Terrains can get thorny when exploring rural areas, and you best be confident in the health and sturdiness of your bike - or at least travel with people whom you KNOW won't leave you lying face-down in the dust! Once we rode across a shallow river to get to a rural Karen village in Thailand, and I lost control of my bike right where a cow just left a poocake. I was lucky to be with friends who dived right into that river for the rescue!

Dirtbiking experience certainly helps, but your choice of motorcycle also matters. A friend on a sportsbike struggled and cussed for 30min down a rutted, mud-packed slope, while the rest of us on taller dual-purpose bikes took only half that time to get across. Many other bikers thought he was mad for the attempt alone, and it was a real testament to his ridership and sheer stubbornness that both him and his bike survived a month in some of Thailand's most unforgiving routes! My friends and riding-betters like to remind me that it's not about the bike, it's about the rider.

Accurate maps are important, but it's not the end of the world if you can't navigate to save your life - an adventurous biker can safely get by with enough petrol for extended detours, indomitable optimism and a ready smile to trade with the locals for directions. I should know, I spend most of my time getting lost! 

Keeping an open mind has become a personal rule of thumb - I rarely plot detailed routes or pre-book lodging, preferring instead to carry camping gear in case we pass through a particularly beautiful place to spend the night, or hear from locals on interesting new detours. While in Thailand, we befriended locals who suggested we tent it out at a military encampment on top of a mountain overlooking Myanmar territories - it turned out to be one hell of an experience, featuring gun-toting, non-English-speaking soldiers, frigid near-zero temperatures, home-brewed strawberry whisky and fireside execution tales from Chinese immigrants.

That's the magic of a two-wheeled journey - familiar routes will always gift you with fresh and unexpected stories to take home.
 

There is a dream I'm still working to realise: to ride my motorcycle around the world and chronicle it through photographs, writings and drawings. Before I get old!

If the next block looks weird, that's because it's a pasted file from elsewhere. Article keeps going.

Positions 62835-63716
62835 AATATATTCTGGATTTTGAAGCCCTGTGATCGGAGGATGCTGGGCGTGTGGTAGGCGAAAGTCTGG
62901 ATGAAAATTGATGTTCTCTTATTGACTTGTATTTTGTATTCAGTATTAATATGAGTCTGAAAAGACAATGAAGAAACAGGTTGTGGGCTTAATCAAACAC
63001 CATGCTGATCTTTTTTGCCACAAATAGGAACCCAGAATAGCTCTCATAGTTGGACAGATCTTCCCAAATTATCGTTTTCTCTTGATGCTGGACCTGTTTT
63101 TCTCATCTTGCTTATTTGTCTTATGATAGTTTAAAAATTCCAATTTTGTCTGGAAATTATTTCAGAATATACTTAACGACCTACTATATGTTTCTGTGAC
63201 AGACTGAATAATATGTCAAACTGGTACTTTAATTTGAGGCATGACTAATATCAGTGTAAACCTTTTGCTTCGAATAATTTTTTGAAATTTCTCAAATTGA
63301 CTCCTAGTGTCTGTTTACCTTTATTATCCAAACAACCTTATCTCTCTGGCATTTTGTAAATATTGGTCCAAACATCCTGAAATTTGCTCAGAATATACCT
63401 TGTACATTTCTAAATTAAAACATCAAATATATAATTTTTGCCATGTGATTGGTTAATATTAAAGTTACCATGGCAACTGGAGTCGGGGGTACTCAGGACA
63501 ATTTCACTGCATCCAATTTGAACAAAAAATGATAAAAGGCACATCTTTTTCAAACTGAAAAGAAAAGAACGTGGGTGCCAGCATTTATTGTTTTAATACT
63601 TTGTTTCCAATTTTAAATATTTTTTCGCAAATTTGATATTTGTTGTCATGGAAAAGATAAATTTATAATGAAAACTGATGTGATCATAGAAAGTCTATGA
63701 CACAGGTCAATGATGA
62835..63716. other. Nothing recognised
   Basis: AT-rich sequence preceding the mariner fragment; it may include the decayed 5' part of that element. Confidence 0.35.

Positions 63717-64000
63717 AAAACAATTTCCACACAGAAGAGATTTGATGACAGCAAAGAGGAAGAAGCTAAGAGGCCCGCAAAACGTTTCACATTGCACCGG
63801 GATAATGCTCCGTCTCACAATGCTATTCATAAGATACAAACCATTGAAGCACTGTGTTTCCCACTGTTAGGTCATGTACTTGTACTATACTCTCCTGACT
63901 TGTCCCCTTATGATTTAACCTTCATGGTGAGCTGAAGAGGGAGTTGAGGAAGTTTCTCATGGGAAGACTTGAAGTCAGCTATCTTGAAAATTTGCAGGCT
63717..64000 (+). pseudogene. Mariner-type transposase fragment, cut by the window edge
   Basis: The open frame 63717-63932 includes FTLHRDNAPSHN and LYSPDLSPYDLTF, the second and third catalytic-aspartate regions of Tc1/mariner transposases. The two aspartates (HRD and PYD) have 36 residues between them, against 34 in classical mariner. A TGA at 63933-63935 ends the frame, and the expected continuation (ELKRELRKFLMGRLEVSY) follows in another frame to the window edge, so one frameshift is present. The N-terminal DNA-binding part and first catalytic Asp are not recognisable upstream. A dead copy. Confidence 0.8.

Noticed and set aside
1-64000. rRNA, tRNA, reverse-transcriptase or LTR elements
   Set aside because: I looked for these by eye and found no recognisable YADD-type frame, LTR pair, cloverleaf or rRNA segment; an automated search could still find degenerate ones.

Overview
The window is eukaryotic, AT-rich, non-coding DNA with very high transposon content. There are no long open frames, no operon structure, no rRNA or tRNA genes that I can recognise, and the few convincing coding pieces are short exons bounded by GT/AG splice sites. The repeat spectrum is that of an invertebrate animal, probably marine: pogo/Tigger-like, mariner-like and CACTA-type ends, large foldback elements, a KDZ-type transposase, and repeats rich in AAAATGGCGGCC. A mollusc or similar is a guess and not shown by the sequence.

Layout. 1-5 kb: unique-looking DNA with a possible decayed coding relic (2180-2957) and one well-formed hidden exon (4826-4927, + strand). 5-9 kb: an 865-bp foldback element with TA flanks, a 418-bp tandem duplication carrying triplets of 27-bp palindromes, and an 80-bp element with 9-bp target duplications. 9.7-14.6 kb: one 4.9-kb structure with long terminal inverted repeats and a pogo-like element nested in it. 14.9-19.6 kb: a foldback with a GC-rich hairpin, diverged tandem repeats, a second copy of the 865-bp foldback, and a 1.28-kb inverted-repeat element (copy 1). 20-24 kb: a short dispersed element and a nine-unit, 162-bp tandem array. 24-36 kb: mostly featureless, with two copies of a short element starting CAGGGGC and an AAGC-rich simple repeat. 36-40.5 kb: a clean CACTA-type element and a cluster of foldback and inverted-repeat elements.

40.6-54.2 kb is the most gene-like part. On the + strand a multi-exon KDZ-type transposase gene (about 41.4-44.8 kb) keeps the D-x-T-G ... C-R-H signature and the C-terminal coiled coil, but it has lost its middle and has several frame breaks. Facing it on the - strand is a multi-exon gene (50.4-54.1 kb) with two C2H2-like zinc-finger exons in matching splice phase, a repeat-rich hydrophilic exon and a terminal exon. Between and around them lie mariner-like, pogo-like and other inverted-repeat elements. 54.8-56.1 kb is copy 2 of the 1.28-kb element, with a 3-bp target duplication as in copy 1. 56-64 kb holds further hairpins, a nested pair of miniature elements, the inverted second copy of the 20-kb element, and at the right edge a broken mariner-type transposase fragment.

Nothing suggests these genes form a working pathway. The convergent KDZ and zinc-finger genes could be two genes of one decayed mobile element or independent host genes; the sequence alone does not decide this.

You mentioned that you have a knee injury caused by riding. What happened? Did you consider switching to four wheels after the incident? Did the injury change any of your mindsets about riding?

 

Sometimes I fancy myself a poster kid for the perils of life on two wheels. A few months into my first motorcycling license, I was involved in a hit-and-run that left me with broken fingers, shoulder and a thigh riddled with stone and metal fragments. To the combined horror of my parents and physiotherapist, I was back on a newer, faster scrambler within a year. Then in a 2010 dirtbike race in Kuala Lipis, Malaysia, I crashed out badly and tore the ACL ligament in my right knee. Even after reconstruction surgery my knee was never the same; it had a frustrating tendency to swell or buckle at critical moments. The doctor laid it down plainly enough - I should never race bikes again. I remember taking in the news with stonefaced clarity, then excusing myself to the back of the ward to cry.

I didn't sell my motorcycle, but for awhile I drove around in a beat-up little 660cc van while my injuries healed. I took the backseat out, threw in a sleeping pad and camping gear, and used it like a caravan while plotting bigger escapes. But who was i kidding? Shortly after I was weaned off the crutches, I traded the van in for a brand new motorcycle, and took that 125cc on my first long ride to Thailand even before the engine was done being run-in.

But hospital time HAS left its indelible marks. These days I keep my personal accident insurance up to date, and I ride the tarmac like a huge chickenshit. I hardly weave between cars (although my friends will swear that the real bike lanes ARE the dotted line dividers, and get very frustrated because i always end up slowest in the pack) and even on the hottest days i never get on the saddle without a full-face helmet. To make up for the busted ligament, I train my quadriceps with regular exercise, and now I can hike, run and climb the way I wasn't able to a year ago. I'm not ruling out getting back on a dirtbike, but for now I'm just happy to cruise across countries on more sedate motorcycles. I guess age and experience has taught me that one reckless move can rob me of a lifetime of my one big love - biking.

Motorbiking is a predominantly male hobby. Do you ever find yourself being discriminated against by male riders? If so, what do they say or do? How do you respond?

 

Most times I'm the only female rider in the pack, but it helps that I'm not your run-of-the-mill dainty girl. The boys treat me as one of them - I've been conferred an "honorary dick", as they so elegantly put it. I'm glad for that, especially when we're up to our eyeballs in machine grease laughing at somebody's badly-timed dirty joke, or prancing half naked around a campfire, trying to dry our underwear. It's so much more fun being in the thick of the action rather than watching from the sidelines like a female accessory.

So far I've been met with nothing but friendliness or respectful curiosity from fellow bikers, gender aside - thankfully!